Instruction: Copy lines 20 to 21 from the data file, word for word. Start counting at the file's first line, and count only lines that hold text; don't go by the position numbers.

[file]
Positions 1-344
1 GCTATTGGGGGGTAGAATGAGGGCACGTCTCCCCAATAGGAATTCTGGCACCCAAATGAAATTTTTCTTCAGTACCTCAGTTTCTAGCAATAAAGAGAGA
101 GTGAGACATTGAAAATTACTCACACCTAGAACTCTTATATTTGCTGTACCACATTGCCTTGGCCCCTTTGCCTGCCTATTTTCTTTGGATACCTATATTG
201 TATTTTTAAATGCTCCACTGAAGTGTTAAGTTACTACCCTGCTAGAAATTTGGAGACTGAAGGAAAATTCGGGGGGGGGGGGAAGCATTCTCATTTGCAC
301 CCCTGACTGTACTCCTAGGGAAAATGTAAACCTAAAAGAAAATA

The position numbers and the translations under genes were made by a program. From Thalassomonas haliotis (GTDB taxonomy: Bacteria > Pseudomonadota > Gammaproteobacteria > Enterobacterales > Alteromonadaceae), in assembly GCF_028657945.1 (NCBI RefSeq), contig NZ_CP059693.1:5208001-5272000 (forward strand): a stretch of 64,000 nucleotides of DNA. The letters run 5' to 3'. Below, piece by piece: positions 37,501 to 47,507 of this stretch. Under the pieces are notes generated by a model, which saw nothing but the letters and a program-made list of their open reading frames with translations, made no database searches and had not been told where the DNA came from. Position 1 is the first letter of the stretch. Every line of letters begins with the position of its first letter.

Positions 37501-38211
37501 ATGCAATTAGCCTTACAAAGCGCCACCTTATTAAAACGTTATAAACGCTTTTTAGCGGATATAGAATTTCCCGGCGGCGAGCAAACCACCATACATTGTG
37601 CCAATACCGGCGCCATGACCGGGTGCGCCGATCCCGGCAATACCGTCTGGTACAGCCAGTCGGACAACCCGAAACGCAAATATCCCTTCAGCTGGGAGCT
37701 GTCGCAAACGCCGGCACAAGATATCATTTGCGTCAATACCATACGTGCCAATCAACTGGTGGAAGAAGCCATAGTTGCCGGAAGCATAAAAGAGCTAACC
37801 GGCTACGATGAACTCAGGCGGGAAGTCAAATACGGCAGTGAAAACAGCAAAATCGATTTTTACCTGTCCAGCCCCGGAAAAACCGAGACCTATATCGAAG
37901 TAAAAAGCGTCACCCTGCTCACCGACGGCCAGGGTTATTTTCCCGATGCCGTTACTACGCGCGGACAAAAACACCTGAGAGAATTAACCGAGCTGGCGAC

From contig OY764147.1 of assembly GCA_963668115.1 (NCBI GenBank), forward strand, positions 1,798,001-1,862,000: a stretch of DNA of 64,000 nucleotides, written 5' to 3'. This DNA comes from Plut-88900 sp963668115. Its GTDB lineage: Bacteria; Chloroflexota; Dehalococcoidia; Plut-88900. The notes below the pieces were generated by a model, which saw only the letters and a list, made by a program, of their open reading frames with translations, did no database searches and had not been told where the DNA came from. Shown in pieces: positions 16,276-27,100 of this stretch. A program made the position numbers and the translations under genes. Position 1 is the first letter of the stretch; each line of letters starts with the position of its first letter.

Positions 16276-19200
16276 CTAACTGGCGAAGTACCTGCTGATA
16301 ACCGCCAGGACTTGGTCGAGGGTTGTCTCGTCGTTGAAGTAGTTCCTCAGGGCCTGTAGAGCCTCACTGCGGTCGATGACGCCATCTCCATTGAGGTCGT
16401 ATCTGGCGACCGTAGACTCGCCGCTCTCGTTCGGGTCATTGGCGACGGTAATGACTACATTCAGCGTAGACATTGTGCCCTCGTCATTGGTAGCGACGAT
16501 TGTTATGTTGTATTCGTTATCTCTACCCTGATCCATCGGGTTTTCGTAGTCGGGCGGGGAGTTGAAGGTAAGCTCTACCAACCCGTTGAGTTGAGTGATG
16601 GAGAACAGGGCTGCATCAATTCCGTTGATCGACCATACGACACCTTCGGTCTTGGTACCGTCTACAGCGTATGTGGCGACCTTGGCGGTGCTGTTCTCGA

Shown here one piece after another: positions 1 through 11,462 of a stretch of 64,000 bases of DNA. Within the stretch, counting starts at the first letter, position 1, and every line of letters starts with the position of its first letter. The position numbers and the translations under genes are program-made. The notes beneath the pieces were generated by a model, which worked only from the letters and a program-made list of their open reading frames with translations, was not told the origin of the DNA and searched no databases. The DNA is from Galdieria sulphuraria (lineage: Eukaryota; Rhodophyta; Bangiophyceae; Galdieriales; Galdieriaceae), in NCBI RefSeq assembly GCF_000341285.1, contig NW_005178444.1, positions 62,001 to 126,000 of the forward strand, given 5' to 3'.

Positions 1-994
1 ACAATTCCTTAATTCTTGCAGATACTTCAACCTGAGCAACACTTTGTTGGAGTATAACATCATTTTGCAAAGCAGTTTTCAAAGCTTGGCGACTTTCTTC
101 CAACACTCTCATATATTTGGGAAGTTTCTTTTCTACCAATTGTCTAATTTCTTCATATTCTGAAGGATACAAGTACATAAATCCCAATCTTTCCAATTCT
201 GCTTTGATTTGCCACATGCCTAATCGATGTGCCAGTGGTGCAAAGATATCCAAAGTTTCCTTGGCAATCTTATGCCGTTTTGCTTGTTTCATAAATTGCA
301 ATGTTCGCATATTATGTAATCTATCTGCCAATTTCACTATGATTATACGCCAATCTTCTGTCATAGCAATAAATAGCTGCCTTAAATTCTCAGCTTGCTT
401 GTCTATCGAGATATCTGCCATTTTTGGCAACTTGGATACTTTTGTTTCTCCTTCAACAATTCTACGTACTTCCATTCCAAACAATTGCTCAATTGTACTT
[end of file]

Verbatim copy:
Shown here one piece after another: positions 1 through 11,462 of a stretch of 64,000 bases of DNA. Within the stretch, counting starts at the first letter, position 1, and every line of letters starts with the position of its first letter. The position numbers and the translations under genes are program-made. The notes beneath the pieces were generated by a model, which worked only from the letters and a program-made list of their open reading frames with translations, was not told the origin of the DNA and searched no databases. The DNA is from Galdieria sulphuraria (lineage: Eukaryota; Rhodophyta; Bangiophyceae; Galdieriales; Galdieriaceae), in NCBI RefSeq assembly GCF_000341285.1, contig NW_005178444.1, positions 62,001 to 126,000 of the forward strand, given 5' to 3'.

Positions 1-994